The cost of college is increasing every year, and the personal debt crisis is at a fever pitch. Because of this, young professionals are taking decades of their working career to pay off their education debt. A registered education savings plan is a great way to invest in the educational future of your children without going into debt trying to help them. Let’s discuss some ways to make the most of an RESP.
Make the Most of Your Child’s Registered Education Savings Plan
Withdraw EAP First
It’s important to understand the composition of the funds within the RESP to know which funds to withdraw first. Education assistance payments are comprised of invested money, government grants, and the capital gains on the money. The other portion is post-secondary education payments, which are comprised of money contributed by benefactors after taxes. The former is a pre-tax contribution, and the latter is a post-tax contribution.
The EAP can be paid out in monthly payments to the student. Students have a very low tax liability and will pay the lowest rate in taxes, retaining the greatest amount of funds. Students also receive tuition and education tax credits, further reducing their tax burden.
There is a limit to how much money can be withdrawn in EAP during the first 13 weeks of enrollment. The limit is $5,000 for a full-time student and $2,500 for a part-time student. This is to ensure that the student stays in college and commits to their education. After the first 13 weeks, EAPs can be withdrawn at any time or amount. There is no limit on PSEs being withdrawn in the first year of college.
If it looks like there is going to be funds left in the account before graduation, consider withdrawing the remaining balance to avoid penalties. Withdrawing investment earnings that are not used for education expenses incur income tax plus an additional 20% penalty.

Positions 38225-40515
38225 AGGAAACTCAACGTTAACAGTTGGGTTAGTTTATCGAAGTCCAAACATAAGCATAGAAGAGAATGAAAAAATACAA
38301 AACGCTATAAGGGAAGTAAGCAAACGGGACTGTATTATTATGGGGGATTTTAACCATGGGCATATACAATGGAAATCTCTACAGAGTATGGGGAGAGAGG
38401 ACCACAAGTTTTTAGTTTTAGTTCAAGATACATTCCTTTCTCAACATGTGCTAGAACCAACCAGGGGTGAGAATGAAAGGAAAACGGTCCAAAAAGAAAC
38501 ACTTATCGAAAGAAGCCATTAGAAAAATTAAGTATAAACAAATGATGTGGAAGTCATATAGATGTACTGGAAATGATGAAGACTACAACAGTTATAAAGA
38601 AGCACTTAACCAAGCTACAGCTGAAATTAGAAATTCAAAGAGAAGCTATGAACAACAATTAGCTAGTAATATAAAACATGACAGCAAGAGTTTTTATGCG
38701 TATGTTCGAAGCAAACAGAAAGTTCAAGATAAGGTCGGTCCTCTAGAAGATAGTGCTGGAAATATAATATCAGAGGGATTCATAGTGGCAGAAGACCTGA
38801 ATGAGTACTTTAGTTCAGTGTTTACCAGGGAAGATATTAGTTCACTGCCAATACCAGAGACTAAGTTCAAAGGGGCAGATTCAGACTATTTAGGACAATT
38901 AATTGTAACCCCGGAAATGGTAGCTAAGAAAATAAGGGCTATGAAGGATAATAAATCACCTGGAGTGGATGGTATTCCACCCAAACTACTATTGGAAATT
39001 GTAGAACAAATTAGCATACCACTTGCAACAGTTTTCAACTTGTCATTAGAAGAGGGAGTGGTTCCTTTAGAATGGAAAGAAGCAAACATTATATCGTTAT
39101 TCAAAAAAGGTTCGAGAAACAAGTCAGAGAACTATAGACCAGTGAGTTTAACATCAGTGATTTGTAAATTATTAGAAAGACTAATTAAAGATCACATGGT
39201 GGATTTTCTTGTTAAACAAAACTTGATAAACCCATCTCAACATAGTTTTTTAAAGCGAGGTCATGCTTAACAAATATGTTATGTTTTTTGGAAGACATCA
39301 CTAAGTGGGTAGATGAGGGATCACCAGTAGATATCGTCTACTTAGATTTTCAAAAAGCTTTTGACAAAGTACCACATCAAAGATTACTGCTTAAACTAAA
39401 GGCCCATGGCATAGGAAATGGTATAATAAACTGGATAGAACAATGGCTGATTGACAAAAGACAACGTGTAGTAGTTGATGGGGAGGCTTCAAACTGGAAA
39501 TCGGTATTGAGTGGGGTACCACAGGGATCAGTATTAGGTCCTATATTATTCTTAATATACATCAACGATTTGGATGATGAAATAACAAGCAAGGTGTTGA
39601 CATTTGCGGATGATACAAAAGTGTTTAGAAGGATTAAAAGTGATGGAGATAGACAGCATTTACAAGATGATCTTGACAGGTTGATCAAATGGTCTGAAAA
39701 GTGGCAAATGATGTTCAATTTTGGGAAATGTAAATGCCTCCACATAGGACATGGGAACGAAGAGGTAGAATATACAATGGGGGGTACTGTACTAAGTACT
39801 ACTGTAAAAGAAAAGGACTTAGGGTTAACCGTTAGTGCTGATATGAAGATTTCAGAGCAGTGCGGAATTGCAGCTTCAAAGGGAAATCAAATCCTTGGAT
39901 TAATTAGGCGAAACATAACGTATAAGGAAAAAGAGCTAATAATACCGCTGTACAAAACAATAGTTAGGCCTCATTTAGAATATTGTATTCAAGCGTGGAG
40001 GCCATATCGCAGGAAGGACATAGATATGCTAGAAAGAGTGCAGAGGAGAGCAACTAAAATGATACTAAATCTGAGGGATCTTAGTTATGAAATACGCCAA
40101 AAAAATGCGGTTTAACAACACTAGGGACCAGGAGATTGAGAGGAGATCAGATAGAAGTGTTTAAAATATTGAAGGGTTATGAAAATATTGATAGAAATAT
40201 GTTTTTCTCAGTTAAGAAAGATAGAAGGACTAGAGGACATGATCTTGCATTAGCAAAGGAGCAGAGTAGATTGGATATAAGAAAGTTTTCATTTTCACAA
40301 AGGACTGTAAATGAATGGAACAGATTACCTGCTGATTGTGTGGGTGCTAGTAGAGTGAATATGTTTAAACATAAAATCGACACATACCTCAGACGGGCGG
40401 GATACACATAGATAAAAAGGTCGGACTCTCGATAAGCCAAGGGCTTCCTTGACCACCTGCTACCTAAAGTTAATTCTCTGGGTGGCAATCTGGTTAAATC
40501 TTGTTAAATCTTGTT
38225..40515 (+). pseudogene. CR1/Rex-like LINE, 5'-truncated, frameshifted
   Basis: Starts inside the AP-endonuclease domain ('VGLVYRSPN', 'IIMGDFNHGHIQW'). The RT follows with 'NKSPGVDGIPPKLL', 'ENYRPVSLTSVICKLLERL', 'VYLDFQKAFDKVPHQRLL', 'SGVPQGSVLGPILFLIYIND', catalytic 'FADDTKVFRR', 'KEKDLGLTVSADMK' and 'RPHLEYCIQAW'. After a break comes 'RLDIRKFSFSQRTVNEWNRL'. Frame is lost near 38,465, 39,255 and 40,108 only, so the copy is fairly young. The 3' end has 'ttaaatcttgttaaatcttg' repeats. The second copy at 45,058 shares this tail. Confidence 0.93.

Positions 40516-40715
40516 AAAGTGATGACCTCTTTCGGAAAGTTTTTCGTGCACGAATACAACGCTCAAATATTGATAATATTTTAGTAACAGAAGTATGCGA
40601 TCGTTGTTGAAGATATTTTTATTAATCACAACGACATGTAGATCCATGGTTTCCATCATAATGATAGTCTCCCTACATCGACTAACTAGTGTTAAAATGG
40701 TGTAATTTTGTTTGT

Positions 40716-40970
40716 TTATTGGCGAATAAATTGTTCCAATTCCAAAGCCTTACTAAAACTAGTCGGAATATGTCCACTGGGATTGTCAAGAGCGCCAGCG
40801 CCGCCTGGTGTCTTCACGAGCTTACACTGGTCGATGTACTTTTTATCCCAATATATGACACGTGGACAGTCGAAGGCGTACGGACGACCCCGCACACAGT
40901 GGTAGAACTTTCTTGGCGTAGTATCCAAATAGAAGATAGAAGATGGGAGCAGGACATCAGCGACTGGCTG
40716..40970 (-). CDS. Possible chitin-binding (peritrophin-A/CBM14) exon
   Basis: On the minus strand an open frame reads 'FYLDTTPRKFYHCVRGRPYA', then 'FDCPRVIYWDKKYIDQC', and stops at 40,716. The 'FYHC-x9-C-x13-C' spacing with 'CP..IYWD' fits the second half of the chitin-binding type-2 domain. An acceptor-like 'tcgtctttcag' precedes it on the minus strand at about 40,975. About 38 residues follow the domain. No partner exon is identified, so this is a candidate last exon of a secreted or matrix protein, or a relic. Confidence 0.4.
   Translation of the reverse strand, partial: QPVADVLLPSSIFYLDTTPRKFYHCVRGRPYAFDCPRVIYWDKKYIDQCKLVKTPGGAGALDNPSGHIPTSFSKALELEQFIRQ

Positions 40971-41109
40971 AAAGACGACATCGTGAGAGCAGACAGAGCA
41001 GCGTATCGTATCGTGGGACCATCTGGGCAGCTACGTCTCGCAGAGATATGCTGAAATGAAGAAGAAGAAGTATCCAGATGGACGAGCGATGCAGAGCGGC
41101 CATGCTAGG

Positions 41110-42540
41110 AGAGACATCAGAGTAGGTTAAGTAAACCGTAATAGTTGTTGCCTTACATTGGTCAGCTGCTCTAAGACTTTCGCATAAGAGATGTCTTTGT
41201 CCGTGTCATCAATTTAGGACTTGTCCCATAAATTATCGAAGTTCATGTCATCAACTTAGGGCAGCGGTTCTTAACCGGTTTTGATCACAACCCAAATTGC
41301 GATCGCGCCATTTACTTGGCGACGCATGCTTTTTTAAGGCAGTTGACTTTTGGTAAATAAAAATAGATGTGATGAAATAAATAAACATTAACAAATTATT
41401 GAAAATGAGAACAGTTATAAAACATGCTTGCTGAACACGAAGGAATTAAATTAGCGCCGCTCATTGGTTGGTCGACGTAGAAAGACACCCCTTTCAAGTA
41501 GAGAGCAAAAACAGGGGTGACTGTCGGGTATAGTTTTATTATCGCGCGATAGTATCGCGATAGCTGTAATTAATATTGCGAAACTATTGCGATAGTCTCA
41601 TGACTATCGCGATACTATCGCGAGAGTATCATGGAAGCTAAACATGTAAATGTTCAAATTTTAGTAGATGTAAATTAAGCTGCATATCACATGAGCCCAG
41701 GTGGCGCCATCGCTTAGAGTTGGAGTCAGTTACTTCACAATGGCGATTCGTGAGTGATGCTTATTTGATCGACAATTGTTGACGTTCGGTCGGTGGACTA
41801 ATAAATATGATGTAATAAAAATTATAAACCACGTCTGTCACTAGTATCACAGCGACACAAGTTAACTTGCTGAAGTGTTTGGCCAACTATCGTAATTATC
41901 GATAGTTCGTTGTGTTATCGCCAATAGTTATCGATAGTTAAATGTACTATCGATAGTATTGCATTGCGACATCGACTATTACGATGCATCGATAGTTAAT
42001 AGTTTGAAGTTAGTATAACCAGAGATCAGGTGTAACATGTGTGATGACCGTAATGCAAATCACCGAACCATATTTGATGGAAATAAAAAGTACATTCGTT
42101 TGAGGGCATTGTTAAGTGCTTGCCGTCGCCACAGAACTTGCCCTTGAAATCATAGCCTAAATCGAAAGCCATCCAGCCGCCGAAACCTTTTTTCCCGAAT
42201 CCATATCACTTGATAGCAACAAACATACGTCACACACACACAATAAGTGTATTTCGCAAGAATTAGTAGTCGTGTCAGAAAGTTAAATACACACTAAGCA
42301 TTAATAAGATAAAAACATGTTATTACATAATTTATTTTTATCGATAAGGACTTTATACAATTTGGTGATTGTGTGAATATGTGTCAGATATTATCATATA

By the end of their degree, you should have used up the government grant money in the form of EAPs. However, if there is any leftover at the time of graduation, it can be requested to be returned.
If there is a decent amount of funds left in the RESP near graduation time, you can transfer the plan to a different beneficiary so long as they share a parent. This is a good way to prevent taxes and fees from being levied and get a jump start on college funding for another child.
An RESP can stay open for a total of 36 years and must be closed at the end of the 35 years. If you still have money left over after they graduate and do not have another eligible child, the funds can sometimes be rolled into a registered retirement savings plan up to $50,000 to avoid taxation. Talk with your financial provider to discuss if this is an option for you.
Bright Plan RESP offers flexible contribution options, the ability to easily add beneficiaries, and on-demand technical support. Managing and planning for your child’s registered education savings plan will set your children up for success and help to stem the tide of huge debt accumulation by young adults overall.
I have a few years to worry about this but thanks for the helpful info!
A very interesting article. I don’t have any of these saving plans, my kids are all adults and out earning their own money these days. It is astonishing how expensive further education is though, it’s as if they want to take away the chance of further education from those who can’t afford it or simply don’t want the huge debt hanging over their heads.
This is amazingly great information, especially about the EAP, the transfer to RRSP’s if there is money left, etc. Thanks!
I didn’t know so much about the resp and the withdrawing penalties, good to learn.
At the moment I’m wondering how to ensure that my kids don’t pay too tax on my tax free savings when I’m gone. I’d welcome ideas.
With the cost of education going up every year it would be smart for young parents to really considering getting into an RESP.